Op-ed: 2022 could be a banner year for sustainable tuna fisheries
Holly Koehler is the vice president of policy and outreach for the International Seafood Sustainability Foundation (ISSF).
While no doubt a challenging year for fisheries managers, 2021 brought some victories toward ensuring the long-term sustainable use of tuna fisheries. ISSF was gratified to see highly necessary protections for tuna stocks extended in both the Pacific Ocean and the Atlantic Ocean, for example.
Overall, though, it was another year of just stepwise progress. Minimal movement in the Indian Ocean for better protected stocks – especially yellowfin tuna – major misses on harvest strategies in the world’s largest tuna fishing grounds in the Western and Central Pacific Ocean (WCPO) and only slight gains in electronic monitoring and FAD management leave tuna regional fisheries management organizations (RFMOs) with a robust to-do list in 2022.
While we commence a third consecutive cycle of RFMO work and meetings impacted by the global pandemic, 2021 showed us that important decisions can be made, even in a virtual setting. Making progress when we are separated from one another, facing compressed schedules and difficult logistics of remote meetings, will demand dedicated conversations, negotiations, and more throughout the year – well before the meetings where decisions are made. We urge RFMO member-countries to begin this work now so that the RFMOs can take decisive action on the most pressing priorities this year.
Here are our areas of focus for 2022:
FAD Design and Management: 2021 was a year of spotty progress for better-designed and -managed FADs, so this topic leads our priorities again this year. Scientists and fishers have worked together for multiple years on the research and development of FADs that use no netting and that utilize use biodegradable materials. But RFMOs continue to lag in the adoption and implementation of these needed improvements.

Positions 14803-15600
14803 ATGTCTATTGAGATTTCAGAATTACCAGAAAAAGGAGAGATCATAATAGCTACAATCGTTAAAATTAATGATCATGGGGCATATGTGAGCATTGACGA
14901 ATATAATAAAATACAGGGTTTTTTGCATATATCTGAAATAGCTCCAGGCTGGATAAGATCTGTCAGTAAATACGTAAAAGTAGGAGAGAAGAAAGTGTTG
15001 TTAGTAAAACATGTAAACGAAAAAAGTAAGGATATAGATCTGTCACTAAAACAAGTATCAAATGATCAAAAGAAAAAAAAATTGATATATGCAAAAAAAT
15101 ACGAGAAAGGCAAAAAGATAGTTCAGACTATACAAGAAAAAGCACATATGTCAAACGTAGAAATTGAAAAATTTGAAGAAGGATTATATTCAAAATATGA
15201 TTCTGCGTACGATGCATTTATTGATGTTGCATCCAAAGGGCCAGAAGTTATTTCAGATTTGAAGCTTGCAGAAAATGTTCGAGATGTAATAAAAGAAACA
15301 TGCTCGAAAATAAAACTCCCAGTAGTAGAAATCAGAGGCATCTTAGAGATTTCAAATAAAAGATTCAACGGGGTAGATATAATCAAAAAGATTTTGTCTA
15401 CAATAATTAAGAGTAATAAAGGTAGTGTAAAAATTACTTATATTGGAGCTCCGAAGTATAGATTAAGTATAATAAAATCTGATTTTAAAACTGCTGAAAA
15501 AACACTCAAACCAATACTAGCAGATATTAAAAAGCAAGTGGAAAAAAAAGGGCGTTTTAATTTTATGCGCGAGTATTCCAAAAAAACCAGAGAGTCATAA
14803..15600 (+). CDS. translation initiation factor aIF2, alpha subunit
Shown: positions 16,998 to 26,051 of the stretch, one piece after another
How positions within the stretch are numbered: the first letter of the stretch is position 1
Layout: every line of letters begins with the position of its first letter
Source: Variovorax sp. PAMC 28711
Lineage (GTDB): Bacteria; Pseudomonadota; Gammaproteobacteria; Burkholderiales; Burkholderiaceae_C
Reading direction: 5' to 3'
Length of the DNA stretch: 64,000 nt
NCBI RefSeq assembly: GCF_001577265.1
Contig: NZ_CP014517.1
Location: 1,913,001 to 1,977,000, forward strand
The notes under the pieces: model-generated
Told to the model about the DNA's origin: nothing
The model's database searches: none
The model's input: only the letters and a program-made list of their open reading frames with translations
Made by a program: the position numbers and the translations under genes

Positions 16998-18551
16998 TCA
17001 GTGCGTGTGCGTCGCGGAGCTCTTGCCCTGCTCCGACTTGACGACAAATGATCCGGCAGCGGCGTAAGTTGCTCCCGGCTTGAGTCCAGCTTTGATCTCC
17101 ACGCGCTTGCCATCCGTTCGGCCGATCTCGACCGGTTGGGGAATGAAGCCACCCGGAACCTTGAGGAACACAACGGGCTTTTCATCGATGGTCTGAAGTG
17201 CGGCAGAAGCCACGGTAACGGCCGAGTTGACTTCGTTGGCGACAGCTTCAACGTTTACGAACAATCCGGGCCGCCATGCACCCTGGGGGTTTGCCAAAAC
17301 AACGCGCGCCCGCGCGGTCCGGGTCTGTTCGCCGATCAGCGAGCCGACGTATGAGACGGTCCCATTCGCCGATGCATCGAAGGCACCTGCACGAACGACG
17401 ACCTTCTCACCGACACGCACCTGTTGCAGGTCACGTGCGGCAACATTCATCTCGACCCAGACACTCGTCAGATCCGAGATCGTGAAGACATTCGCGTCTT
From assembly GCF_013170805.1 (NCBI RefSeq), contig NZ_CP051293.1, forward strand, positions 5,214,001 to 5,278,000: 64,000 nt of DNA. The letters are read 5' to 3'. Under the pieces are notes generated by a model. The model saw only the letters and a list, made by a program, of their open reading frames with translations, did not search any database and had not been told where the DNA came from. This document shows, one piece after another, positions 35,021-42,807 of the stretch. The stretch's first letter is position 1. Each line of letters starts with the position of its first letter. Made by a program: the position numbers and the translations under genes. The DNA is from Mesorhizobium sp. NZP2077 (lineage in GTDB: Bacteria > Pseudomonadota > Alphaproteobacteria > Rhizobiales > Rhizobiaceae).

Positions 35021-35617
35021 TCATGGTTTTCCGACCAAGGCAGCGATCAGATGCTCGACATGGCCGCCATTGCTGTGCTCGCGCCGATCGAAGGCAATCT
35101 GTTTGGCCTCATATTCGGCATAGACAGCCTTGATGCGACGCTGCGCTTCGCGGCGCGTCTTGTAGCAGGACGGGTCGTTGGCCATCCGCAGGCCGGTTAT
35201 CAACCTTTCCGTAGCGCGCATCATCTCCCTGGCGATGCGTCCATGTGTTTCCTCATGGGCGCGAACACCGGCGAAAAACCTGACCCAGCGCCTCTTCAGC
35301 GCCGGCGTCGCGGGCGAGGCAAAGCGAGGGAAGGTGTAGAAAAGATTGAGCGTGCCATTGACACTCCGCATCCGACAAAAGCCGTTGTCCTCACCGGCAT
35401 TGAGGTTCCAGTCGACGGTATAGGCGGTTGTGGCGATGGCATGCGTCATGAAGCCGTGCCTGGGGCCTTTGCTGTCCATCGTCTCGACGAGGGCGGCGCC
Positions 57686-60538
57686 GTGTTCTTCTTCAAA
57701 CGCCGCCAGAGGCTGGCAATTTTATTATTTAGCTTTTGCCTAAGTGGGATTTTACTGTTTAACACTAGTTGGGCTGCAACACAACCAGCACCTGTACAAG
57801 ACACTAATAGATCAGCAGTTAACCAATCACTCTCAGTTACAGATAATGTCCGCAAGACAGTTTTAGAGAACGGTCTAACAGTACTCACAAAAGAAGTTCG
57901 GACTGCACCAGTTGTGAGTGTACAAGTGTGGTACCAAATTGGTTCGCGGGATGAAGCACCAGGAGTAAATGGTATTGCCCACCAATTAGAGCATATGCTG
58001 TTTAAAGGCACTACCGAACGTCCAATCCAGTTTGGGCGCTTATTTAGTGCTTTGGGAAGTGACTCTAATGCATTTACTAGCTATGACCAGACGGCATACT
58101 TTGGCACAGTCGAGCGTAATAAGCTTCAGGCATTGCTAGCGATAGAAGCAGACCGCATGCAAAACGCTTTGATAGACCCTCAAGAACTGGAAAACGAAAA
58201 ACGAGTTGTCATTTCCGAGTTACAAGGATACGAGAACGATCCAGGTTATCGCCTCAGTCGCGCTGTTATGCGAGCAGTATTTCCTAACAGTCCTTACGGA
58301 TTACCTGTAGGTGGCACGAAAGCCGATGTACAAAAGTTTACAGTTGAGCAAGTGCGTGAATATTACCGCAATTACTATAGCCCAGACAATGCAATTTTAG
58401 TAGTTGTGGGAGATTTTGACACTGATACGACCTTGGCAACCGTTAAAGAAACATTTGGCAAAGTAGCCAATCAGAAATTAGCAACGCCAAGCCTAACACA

Last year, the bright spots were in the Western and Central Pacific and Eastern Pacific Ocean, where fisheries managers took the strongest actions toward improved FAD designs and FAD management. We didn’t see the same developments in Atlantic and Indian ocean tuna fisheries, unfortunately.
2022 should be the year that RFMOs and fleets make greater strides in the transition to the use of FADs that are fully designed with the surrounding ocean environment in mind — including mitigating impacts on non-target marine animals and fragile ecosystems, as well as reducing marine plastic pollution. In addition to continuing to advance research on and pushing for the global use of more environmentally friendly FAD designs, ISSF will be working to ensure that RFMOs: increasingly adopt science-based FAD management measures including improvements in FAD design and construction; ensure strengthened compliance with FAD data-submission rules; and develop FAD ownership rules, marking guidelines, and recovery policies.
Harvest Strategies: All tuna RFMOs must accelerate their adoption of harvest strategies in 2022. Harvest strategies, which include target and limit reference points together with harvest control rules, provide pre-agreed rules for the management of fisheries resources and action to be taken in response to changes in species-specific stock status. Harvest strategies prevent endless negotiations that can lead to delays in protecting tuna stocks. And they are a critical element of achieving the Marine Stewardship Council (MSC) certification standard, a program that incentivizes sustainable fishing practices globally.